Hm. All I'll say is; I started with Katakana first. That's because it allowed me to read words I recognised. Whereas hiragana involves reading words which are also new. I dunno'. Also I love kanji where everybody else in the universe seems to hate it. People also say Japanese is a very complicated language even though I find it easier than what French and Spanish I was learning. Hrm. Anyway go nuts! said...

Thank you, Francis. I appreciate it :)

A few folks on twitter have suggested starting with katakana and then moving to hiragana is the way to go, so that's probably the path I'll take.

It's nice to hear you say that kanji can be fun, and that Japanese can be less challenging (or, rather, complicated) than other languages, as I learned a good bit of French while in high school and loved it (and didn't find it too difficult). So, hopefully my experience will be at least a bit like yours :)

diaglyph said...

You know how there's a game pile of shame? I think I have a similar thing when it comes to learning Japanese LOL!
I have books (like Japanese for Dummies LOL). I should probably try and do it myself. I also have the DS game/app My Japanese Coach LOL
I'm all set!
IKIMASHOU! ^_^ said...

I hear you, Igor. I've been telling myself, "I'm going to start learning Japanese soon," for ages. Ugh! Let's hope I actually do something about it now--and maybe you, too?

apricotsushi said...

Wow, talk about exciting, Bryan!! Having a passion like gaming is a great way to learn Japanese in a fun way. I'm sure you'll have a great time :)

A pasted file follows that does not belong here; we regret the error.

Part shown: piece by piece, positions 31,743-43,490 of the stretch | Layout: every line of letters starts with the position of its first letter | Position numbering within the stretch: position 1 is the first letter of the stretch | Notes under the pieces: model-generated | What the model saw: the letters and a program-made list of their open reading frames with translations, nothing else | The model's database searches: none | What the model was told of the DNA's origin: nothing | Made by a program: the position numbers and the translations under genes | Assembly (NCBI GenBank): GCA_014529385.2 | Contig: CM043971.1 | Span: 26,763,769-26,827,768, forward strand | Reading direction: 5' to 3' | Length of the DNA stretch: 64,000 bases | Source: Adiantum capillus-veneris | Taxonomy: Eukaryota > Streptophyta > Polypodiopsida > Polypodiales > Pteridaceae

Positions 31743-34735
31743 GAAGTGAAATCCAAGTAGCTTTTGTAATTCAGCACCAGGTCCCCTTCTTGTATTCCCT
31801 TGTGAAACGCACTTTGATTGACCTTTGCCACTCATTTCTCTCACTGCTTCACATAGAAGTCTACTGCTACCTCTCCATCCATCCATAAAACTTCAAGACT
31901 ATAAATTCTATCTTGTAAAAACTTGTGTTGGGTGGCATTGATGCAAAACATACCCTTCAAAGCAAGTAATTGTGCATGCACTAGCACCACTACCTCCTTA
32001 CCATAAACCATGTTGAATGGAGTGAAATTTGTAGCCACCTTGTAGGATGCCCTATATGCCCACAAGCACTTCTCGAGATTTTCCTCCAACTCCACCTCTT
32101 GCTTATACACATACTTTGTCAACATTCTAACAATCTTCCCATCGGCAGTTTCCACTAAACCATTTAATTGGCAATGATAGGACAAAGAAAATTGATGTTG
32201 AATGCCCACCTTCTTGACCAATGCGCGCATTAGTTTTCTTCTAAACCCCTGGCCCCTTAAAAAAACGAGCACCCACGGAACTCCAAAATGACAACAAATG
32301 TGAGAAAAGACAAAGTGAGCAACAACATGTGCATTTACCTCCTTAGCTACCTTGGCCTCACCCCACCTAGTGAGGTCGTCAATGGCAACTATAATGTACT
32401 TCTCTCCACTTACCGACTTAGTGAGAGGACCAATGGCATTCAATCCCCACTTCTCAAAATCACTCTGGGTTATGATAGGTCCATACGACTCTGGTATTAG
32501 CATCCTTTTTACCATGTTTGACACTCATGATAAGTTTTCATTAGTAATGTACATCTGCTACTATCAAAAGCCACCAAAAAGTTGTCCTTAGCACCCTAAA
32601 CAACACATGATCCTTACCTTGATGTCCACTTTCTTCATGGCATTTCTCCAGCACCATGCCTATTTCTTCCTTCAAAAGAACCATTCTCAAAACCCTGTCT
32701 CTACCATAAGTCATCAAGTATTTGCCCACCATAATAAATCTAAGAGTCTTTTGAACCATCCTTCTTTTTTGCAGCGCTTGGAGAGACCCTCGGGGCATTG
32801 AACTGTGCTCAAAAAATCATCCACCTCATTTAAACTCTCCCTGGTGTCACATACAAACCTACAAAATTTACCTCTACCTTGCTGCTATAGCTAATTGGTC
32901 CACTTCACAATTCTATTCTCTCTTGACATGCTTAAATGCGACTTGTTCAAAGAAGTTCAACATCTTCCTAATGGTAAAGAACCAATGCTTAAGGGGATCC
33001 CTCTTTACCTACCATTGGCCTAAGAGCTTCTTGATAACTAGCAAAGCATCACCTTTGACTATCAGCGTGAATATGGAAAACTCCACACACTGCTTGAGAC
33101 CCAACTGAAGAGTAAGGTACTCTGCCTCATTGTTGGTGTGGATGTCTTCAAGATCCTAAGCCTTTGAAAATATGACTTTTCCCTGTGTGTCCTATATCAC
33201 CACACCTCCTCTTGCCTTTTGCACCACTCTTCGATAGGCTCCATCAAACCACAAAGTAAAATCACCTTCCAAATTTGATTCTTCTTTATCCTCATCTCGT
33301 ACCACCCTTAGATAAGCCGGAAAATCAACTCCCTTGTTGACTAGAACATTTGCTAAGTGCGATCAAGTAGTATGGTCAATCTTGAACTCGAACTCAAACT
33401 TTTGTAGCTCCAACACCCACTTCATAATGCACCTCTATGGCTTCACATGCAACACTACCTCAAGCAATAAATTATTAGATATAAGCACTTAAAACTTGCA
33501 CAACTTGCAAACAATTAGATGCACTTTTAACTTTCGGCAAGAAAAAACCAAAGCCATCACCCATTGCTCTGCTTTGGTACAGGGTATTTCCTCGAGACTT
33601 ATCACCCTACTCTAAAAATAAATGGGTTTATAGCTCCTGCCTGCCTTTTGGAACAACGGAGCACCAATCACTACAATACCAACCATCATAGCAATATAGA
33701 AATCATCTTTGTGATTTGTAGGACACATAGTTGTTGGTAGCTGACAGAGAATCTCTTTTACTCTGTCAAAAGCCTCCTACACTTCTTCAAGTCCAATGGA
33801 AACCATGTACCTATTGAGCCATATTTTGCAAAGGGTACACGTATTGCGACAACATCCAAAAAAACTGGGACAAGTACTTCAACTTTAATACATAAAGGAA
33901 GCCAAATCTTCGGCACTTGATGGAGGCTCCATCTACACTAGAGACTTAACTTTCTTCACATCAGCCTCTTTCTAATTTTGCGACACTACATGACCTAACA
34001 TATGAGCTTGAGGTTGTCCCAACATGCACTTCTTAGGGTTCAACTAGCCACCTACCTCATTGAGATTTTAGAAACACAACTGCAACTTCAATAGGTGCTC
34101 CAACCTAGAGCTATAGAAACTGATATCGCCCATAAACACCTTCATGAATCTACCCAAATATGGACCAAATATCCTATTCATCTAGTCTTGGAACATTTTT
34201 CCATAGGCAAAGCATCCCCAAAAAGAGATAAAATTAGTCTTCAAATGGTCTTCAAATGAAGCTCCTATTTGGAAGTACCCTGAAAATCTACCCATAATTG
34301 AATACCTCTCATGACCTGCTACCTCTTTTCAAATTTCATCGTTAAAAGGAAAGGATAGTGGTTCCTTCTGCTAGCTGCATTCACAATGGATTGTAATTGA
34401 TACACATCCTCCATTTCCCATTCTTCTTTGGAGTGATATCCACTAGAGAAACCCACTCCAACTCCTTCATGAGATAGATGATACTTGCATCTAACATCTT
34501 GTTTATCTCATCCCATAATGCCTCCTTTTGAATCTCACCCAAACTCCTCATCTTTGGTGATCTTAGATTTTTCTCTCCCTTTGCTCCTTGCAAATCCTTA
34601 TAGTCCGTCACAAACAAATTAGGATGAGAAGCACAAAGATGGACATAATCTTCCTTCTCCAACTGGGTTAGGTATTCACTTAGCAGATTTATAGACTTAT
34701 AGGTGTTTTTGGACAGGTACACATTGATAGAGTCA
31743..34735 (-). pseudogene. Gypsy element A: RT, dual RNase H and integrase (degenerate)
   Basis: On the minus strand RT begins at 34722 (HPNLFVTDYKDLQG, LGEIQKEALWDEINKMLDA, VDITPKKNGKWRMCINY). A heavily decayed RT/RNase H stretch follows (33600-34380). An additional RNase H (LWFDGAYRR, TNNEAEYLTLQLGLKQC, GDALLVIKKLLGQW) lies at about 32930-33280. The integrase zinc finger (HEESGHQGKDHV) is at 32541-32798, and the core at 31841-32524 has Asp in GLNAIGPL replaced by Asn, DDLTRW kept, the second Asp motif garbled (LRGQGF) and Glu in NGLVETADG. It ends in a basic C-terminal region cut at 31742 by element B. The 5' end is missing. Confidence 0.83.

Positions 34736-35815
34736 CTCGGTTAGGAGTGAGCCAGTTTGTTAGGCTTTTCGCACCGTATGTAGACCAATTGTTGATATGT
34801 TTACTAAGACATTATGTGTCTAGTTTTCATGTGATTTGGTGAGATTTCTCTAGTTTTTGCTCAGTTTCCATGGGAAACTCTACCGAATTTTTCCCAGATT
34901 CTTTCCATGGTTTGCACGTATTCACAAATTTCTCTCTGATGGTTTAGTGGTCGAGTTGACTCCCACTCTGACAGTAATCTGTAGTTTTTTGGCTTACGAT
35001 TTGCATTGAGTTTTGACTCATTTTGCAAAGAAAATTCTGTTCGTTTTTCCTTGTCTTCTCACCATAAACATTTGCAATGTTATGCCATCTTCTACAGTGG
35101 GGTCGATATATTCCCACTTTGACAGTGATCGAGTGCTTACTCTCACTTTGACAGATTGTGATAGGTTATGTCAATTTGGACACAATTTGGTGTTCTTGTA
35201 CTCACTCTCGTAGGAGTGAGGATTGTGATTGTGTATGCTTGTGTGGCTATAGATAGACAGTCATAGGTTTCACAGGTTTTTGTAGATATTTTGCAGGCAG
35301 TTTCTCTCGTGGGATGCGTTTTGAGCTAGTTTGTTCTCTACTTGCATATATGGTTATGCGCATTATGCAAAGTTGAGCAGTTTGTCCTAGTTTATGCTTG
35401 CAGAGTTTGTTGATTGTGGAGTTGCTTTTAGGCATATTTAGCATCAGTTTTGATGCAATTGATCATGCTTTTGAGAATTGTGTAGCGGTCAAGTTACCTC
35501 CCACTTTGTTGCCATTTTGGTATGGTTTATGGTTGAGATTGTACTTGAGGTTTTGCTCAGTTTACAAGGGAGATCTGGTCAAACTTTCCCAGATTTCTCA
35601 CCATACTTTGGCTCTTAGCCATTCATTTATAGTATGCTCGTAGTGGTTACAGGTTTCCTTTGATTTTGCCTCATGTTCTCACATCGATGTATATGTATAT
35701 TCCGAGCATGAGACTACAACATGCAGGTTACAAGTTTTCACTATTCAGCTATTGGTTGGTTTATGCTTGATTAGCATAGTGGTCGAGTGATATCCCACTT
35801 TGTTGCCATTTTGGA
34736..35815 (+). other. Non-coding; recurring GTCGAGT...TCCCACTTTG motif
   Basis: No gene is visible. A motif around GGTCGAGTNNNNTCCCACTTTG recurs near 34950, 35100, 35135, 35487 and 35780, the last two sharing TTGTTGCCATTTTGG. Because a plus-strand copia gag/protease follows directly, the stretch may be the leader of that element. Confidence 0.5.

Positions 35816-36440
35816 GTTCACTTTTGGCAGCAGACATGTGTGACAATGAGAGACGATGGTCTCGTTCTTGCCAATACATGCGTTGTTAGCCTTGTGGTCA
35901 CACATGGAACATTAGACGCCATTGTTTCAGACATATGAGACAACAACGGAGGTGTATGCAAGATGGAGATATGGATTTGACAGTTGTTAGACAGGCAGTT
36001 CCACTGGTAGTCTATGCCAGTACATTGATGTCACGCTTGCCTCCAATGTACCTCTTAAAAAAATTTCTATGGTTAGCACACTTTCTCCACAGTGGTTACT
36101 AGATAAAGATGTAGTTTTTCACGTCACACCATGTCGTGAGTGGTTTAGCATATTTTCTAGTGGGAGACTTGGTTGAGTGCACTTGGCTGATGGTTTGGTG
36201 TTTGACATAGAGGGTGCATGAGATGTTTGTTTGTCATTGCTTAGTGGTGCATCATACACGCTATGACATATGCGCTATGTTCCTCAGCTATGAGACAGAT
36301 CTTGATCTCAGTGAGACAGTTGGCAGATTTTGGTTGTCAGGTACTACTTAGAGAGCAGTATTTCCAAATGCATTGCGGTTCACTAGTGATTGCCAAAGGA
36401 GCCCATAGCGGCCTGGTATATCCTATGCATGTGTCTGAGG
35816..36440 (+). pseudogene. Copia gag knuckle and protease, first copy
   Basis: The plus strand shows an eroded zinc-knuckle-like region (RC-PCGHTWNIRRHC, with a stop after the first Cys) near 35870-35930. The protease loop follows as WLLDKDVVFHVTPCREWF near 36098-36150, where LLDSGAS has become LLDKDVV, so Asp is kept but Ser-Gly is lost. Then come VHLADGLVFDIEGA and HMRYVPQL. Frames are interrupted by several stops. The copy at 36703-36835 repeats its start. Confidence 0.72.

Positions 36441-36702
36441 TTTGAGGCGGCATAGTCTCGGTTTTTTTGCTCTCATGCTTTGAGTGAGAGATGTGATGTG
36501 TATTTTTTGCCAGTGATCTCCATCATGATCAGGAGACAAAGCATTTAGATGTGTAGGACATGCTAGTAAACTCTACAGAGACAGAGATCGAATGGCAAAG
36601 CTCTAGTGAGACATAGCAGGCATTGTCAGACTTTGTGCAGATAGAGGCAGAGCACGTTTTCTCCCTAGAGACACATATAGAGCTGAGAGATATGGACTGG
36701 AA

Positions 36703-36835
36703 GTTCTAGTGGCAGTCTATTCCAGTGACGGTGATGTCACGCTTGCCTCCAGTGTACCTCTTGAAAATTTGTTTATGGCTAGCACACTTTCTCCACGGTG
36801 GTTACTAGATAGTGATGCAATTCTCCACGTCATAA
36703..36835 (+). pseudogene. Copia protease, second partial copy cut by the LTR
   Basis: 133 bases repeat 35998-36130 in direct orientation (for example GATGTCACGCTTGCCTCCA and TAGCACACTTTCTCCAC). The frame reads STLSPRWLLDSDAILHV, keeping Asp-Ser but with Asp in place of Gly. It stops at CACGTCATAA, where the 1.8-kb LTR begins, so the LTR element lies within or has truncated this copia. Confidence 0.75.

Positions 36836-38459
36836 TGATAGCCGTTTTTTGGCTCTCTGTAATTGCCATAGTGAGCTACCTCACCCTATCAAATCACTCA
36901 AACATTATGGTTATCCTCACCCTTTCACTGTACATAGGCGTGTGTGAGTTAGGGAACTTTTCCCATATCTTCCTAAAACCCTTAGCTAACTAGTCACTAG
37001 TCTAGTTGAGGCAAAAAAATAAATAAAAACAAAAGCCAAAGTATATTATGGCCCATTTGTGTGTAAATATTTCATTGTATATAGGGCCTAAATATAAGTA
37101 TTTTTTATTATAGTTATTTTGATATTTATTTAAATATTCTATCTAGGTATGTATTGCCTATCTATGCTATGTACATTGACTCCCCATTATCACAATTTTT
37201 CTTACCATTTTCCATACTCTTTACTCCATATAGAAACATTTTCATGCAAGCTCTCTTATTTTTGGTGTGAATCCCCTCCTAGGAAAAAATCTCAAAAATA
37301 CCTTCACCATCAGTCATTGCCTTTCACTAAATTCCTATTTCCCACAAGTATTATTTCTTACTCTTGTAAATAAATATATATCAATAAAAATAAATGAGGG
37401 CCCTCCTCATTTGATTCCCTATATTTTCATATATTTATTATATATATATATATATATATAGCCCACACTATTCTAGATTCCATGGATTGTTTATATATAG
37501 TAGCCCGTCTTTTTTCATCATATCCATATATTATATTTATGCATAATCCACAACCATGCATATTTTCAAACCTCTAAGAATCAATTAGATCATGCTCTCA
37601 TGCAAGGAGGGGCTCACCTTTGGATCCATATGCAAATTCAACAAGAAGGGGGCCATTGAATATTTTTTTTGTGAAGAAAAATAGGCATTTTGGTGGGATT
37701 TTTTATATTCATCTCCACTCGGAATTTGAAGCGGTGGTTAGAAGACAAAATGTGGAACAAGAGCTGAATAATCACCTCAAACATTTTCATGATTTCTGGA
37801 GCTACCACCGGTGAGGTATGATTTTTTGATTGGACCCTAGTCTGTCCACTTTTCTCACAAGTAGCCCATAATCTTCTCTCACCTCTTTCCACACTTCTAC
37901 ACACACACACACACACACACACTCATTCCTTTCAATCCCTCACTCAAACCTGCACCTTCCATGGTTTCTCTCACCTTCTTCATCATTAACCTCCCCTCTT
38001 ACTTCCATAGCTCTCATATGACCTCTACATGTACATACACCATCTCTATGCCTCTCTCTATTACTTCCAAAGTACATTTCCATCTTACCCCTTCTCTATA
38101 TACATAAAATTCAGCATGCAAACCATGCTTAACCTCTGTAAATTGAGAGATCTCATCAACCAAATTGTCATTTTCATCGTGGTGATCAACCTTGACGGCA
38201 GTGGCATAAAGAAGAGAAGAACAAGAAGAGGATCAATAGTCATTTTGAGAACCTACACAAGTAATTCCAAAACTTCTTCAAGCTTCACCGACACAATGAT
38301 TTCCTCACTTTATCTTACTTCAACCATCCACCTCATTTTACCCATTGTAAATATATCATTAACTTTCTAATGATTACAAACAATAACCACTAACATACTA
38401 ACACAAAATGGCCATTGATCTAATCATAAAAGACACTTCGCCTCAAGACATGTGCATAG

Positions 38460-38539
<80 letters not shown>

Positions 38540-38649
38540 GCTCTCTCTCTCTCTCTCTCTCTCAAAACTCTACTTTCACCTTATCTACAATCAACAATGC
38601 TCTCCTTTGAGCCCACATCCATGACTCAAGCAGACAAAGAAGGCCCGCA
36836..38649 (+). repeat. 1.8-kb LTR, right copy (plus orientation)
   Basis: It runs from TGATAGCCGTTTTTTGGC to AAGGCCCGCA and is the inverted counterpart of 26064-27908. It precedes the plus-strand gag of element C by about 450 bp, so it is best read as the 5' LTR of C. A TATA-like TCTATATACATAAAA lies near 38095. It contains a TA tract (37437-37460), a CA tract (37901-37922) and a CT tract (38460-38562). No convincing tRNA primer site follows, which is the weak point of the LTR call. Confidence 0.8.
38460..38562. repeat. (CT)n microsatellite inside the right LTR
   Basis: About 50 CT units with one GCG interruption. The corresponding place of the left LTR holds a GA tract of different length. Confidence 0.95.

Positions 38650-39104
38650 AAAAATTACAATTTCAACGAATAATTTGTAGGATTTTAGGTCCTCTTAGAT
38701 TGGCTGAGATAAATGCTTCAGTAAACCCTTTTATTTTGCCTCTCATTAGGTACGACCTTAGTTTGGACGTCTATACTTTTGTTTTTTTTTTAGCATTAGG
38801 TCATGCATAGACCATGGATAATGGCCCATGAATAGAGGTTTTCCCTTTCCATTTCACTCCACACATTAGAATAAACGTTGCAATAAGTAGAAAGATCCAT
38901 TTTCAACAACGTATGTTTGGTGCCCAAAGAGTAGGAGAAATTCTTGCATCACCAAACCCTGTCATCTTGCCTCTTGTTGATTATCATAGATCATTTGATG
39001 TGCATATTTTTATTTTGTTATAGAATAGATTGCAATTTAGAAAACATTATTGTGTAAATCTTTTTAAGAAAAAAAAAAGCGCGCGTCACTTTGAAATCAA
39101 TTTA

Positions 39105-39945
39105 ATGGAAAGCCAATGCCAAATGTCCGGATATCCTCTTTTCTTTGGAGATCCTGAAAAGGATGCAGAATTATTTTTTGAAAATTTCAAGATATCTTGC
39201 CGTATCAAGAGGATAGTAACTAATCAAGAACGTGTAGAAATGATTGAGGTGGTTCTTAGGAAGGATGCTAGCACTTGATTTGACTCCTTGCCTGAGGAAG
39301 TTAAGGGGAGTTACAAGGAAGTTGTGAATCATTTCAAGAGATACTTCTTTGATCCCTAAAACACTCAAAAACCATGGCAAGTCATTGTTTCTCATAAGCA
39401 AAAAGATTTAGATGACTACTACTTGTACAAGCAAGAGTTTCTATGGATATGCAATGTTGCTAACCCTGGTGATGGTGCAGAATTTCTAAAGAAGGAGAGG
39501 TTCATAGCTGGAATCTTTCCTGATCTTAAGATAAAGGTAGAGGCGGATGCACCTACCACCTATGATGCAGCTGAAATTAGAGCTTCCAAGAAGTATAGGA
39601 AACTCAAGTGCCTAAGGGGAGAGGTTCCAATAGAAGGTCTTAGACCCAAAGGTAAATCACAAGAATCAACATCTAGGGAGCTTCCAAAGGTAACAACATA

You've already gotten a lot of suggestions, so I don't really have too much to add, but I'm surprised that you've gotten so many comments about starting with katakana over hiragana! I've been taking Japanese in various school settings, and the various teachers I've met/studied with all start with hiragana in their curriculums. Hiragana is really the most fundamental Japanese written script (you could write everything in hiragana if you wanted/had to), so that's probably why.

One thing to consider when you're planning your method of "attack" – if you're learning Japanese purely to play video games, your methods for study will be different from someone who's looking to, say, live in Japan and talk to people in Japanese.

If you're looking to start focusing on achieving a proficiency that will help you play the import games you own, this might be helpful: (actually, the whole site is quite good! I know the guy who founded it on Twitter)

Well, looks like I went and gave you some advice, anyway ^^;; Good luck! I think you've got a great support group here on your blog, but remember that I'm always available to help in any way I can.

apricotsushi said...

Ah, I just saw that your main reason for learning the language is, indeed, to play games ;) said...

Hey there, Anne! Thanks for adding your two cents. I really appreciate it :) Also, I'm quite sure I'll pick your brain privately (that sounds weird) in the coming weeks and months and years, if that's OK with you. I promise not to bug you too much, though.

Anyway, yes, my main reason for wanting to learn the language is so I can play games, I have to admit. That said, I do have an interest in the language and culture outside of gaming, so I'd also say that at some point I'd like go beyond learning just enough to "get by" while playing Japanese games and also learn how to properly speak the language, etc.

Do you think that I'll be screwing things up if I start on my own and just try to learn how to read/understand the written language, or do you think I'll be OK (or at least not screw myself up too much)?